So, what’s happening in Paul’s kitchen? Pronto originally started out as a deli but people wanted food to eat there and then. In time, Paul realized that a restaurant was what people wanted. That was 12 years ago! Paul’s own health story – I’m a dietitian and I believe everyone has a health story – had him starting a delicatessen, not eating much food in the day then eating the left-over muffins when he left work. His weight ballooned up to 140kg. Eventually he realized things had to change and started eating more regular meals. Paul’s recipe like many people’s is small regular meals and exercise. He eats good quality bread and pasta and prefers less refined foods. Diet food is a no-no for Paul, he believes food should have calories.

Fresh ingredients at the cookeryOriginally Paul did not think he and I were on the same page in terms of being interviewed. He thought I wanted a healthy eating spin when all I wanted to do was explore vegetable preparation. A go to dish at home for him is a simple broccoli dish: lightly steamed broccoli tossed with olive oil, lemon, garlic and pine nuts. The dish is great hot or cold. We both agree that people get into a vegetable rut which is part of the reason they get bored of eating vegetables. He uses a long list of salads that he rotates in his house to keep his vegetable intake varied.

Paul’s favourite kitchen gadget is his appetite (I did not see that one coming). Rather than being about the equipment, his kitchen adventures are driven by a need to mix things up and try new things. His appetite is his inspiration.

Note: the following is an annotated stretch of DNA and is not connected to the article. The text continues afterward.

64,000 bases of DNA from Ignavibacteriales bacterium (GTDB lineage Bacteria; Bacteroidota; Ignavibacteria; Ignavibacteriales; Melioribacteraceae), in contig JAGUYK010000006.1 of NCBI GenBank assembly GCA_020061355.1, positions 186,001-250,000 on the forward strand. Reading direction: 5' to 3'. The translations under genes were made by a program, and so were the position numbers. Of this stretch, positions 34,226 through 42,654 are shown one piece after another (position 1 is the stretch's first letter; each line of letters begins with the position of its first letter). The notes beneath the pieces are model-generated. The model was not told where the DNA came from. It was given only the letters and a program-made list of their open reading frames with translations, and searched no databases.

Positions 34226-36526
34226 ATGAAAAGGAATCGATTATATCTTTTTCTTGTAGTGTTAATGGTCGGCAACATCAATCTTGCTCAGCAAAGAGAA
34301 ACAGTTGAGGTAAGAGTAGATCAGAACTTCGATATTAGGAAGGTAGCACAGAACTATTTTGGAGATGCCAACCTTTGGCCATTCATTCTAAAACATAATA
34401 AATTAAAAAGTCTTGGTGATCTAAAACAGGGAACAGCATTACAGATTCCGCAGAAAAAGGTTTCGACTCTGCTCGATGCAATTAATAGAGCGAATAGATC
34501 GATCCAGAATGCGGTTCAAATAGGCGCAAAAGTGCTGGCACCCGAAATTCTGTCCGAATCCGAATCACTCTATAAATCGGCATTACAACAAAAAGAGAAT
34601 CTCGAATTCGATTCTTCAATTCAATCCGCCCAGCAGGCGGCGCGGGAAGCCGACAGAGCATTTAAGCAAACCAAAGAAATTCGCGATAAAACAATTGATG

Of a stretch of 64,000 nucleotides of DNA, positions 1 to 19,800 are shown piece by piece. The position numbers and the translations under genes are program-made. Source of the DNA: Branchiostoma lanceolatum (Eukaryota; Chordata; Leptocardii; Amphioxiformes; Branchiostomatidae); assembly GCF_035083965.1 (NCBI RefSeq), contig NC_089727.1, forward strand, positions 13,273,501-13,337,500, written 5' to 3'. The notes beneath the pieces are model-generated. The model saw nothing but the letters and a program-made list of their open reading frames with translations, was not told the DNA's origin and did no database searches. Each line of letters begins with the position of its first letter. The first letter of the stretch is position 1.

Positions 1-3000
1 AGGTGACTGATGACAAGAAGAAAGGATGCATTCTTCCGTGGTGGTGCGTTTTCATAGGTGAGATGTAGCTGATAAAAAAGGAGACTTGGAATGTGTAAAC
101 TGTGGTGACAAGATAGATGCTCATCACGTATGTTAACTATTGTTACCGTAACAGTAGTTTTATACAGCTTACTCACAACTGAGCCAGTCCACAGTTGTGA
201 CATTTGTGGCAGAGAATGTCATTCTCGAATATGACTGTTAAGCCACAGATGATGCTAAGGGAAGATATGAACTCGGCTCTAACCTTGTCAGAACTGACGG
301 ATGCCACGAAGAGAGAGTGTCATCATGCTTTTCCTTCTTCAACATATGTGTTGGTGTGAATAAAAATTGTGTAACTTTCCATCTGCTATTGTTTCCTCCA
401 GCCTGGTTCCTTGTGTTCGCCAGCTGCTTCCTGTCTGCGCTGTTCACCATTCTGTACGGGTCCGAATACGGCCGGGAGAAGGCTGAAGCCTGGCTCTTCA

Knife selection used during classes at the Cookery - run by Paul MacielWhile chatting, Paul rattled off several dishes that involve either polenta or a risotto as a base with mostly vegetarian toppings such as polenta with sage butter, porcini risotto and butternut and feta risotto. Much of the flavour of these dishes comes from cooking food in stages to really bring out their flavour, for example first roasting butternut before adding it to a dish. These are the type of dishes he’ll rustle up quickly at home during the week. His go-to dish at the restaurant has been the same for years: the penne Salsiccia, their signature dish of fennel infused pork sausages cooked with plum tomatoes, chilli, red wine and herbs. I personally love the sauce with their polenta. If watching your waist, share the pasta and a green salad with a friend. As a general rule, remember to check the menu outside of the salad section as great dishes such as the ricotta, rocket and pine nut salad may have been listed elsewhere. In this case it’s under the antipasti section.

Paul Maciel loves food that is simple and honest. When we start with good produce, we don’t need long ingredient lists to make flavourful and delicious food. I think many people get stuck in a food rut, making the same dishes day after day. I love the idea of a vegetable recipe list that can be rotated in a household, especially as new vegetables come into season. Not everyone has the same inspiring palate as Paul but we can certainly steal some of his ideas and add them to dinner inspiration list to use when shopping.

Paul Maciel - Secret Jozi Chef standing in the Cookery in CraighallKitchen inspiration from Paul

  • Enjoy being in the kitchen.
  • Trust yourself more – celebrity chefs make things look harder than they really are
  • If in doubt, olive oil and lemon are great classic flavours to use with vegetables.

Ariel Cohen says that he has always loved food. His earliest food memory, aged three, is of him singing a Hebrew song that translated goes “Cake, cake, cake!”. Food was accessible and a comfort and he became an overweight child.